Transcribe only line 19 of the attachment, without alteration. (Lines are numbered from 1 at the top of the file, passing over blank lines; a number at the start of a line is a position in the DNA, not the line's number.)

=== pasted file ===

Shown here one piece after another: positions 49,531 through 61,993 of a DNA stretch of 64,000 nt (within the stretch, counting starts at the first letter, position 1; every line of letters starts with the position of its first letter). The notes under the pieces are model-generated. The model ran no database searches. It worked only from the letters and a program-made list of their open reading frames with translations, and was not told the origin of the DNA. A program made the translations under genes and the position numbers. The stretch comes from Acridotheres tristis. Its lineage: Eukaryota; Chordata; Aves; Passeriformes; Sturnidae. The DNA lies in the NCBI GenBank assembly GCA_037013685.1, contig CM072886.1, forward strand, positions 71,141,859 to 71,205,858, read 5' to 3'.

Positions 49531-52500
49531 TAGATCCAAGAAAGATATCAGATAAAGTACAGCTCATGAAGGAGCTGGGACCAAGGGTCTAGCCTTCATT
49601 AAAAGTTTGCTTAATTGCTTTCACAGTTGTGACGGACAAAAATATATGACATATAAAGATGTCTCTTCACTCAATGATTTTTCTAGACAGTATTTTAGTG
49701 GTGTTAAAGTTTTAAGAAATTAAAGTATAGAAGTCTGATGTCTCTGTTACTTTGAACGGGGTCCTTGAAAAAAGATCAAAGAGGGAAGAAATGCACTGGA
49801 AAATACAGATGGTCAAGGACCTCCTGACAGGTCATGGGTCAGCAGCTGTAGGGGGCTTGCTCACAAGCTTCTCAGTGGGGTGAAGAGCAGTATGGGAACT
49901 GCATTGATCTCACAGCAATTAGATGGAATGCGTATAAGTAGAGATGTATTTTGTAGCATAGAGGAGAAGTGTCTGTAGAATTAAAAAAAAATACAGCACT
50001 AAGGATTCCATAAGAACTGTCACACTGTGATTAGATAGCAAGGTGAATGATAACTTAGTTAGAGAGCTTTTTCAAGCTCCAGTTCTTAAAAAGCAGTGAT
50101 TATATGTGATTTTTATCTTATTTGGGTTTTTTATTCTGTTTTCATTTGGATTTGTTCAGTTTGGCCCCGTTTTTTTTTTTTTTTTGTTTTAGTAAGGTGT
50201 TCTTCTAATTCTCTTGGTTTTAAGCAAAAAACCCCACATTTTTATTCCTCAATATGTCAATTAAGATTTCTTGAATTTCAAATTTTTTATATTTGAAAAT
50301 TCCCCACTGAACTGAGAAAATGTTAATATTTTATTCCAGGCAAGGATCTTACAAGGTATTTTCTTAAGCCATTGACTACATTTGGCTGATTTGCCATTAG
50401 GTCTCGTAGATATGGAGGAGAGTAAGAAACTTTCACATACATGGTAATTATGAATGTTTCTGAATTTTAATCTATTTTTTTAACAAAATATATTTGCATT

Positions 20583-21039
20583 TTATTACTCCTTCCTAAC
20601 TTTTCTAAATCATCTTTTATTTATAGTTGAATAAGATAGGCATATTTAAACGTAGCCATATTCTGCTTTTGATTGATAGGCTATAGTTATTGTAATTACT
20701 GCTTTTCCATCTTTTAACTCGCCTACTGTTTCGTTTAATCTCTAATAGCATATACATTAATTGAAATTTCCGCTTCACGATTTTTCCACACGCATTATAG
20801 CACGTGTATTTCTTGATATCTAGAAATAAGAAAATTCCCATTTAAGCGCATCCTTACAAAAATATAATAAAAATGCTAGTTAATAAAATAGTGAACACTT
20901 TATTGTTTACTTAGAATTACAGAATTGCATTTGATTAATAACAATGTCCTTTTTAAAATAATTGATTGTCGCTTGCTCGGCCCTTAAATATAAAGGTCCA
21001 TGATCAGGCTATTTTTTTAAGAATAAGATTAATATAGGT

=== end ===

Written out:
21001 TGATCAGGCTATTTTTTTAAGAATAAGATTAATATAGGT